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Serial killer's lifetime of evil backed up by a prodigious memory

In 48 straight days of interviews with a Texas Ranger, the most prolific serial killer in U.S. history gave a wealth of details to corroborate his horrific crimes.

Samuel Little's depravity is matched only by his prodigious memory.

Little, a California inmate pronounced by the FBI the most prolific serial killer in U.S. history, has confessed to 93 slayings committed across the country between 1970 and 2005, recounting the crimes with astonishing, near-photographic detail and even drawing color portraits of dozens of the women he strangled.

His case, featured on "60 Minutes" on Sunday, has offered a frightening look inside the mind of a killer and the wrongheaded assumptions on the part of law enforcement that enabled him to escape justice for so long.

Little, who is 79 and has been behind bars since 2012 for several killings, preyed on prostitutes, drug addicts and other women on the margins, many of them black like Little himself, and many of the deaths were originally deemed overdoses or attributed to accidental or undetermined causes. Some bodies were never found.

In a case out of Tennessee, for example, Martha Cunningham's body was found bruised and nude from the waist down in the woods in 1975, her pantyhose and girdle bunched around her knees. Detectives initially attributed her death to natural causes; the cause was later classified "unknown."

But in 48 straight days of interviews with Texas Ranger James Holland, who kept the killer supplied with pizza and Dr. Pepper, Little offered a wealth of details that were used to corroborate his accounts. One woman wore dentures, for example. Another was killed near a set of arches in Miami.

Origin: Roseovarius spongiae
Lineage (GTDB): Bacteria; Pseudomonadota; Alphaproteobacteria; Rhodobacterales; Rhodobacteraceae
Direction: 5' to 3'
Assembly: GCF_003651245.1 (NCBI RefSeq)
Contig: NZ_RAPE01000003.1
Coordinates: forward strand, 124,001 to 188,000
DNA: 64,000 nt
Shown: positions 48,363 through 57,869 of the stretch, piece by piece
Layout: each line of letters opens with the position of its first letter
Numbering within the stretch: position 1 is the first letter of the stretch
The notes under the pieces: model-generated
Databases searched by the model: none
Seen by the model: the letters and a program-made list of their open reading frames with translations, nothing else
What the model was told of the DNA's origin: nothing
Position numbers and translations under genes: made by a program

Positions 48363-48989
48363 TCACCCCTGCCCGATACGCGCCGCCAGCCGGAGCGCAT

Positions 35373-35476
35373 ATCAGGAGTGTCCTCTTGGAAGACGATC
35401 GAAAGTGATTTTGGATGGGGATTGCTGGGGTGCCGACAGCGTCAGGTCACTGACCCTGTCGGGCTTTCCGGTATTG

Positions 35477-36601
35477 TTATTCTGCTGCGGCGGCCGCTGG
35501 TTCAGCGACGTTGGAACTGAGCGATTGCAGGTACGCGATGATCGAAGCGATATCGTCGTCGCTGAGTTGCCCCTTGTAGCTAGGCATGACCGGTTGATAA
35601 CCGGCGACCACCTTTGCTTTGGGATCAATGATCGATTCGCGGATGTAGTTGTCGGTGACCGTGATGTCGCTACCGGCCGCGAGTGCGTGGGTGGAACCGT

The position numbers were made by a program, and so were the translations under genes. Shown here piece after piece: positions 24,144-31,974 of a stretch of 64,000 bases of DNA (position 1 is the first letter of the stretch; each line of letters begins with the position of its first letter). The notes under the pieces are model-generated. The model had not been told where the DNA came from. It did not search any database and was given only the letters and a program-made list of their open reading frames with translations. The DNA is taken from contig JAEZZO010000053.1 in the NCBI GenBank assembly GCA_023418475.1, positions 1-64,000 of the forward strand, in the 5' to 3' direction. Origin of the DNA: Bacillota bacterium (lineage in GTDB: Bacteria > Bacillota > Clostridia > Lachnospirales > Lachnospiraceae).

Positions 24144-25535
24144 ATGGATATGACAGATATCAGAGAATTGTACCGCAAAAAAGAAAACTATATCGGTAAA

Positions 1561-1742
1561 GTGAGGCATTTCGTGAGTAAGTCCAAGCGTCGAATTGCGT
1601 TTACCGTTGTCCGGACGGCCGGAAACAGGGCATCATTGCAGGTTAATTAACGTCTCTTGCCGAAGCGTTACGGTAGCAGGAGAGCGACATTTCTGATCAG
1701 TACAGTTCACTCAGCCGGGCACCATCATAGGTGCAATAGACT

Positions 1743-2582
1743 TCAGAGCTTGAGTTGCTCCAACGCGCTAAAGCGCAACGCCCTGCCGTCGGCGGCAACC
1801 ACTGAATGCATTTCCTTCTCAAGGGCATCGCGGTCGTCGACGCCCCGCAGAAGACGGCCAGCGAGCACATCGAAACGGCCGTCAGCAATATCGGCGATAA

Holland noted that Little liked to draw and gave him art supplies. Little produced more than 30 portraits of his victims.

Credit: AP
FILE - This combination of undated sketches provided by the FBI shows drawings made by admitted serial killer Samuel Little, based on his memories of some of his victims.

Serial killers are often world-class liars and manipulators who crave notoriety and exaggerate or confess to crimes they didn't commit, according to criminal justice experts. But Little stands apart.

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"I would be suspicious of believing him, except it was actually corroborated," said Marina Sorochinski, a professor of criminal justice at Mercy College in New York.

As Holland said on "60 Minutes": "Nothing he's ever said has been proven to be wrong or false. We've been able to prove up almost everything he said."

Credit: AP
This combination of undated sketches provided by the FBI shows drawings made by admitted serial killer Samuel Little, based on his memories of some of his victims.

Law enforcement authorities in several states have verified 50 of his confessions so far and are scrambling to link dozens more cold cases to his recollections.

All told, he is believed responsible for more killings than Ted Bundy, John Wayne Gacy and Jeffrey Dahmer combined.

Little's modus operandi made it hard to link him to victims. The former boxer often delivered a knockout punch to women, authorities said, then strangled them. He would dump their bodies and soon after leave town.

He claimed to have killed in 19 states, with about 20 slayings in Los Angeles alone.

In a 2018 prison interview with New York magazine's website The Cut, Little said he considered his victims his "babies." Asked how it felt to kill the women, he said: "Oooeee, it felt like heaven. Felt like being in bed with Marilyn Mon-roe!"

Credit: AP
FILE - In this Monday, Nov. 26, 2018 file photo, Samuel Little, who often went by the name Samuel McDowell, leaves the Ector County Courthouse after attending a pre-trial hearing in Odessa, Texas. Little, who has confessed to killing more than 90 women across the U.S. has been indicted in Cleveland for the strangulation deaths of two women decades ago. Cuyahoga County Prosecutor Michael O’Malley on Friday, May 31, 2019 said 78-year-old Samuel Little confessed to killing 21-year-old Mary Jo Peyton in 1984 and 32-year-old Rose Evans in 1991.(Mark Rogers/Odessa American via AP, File)

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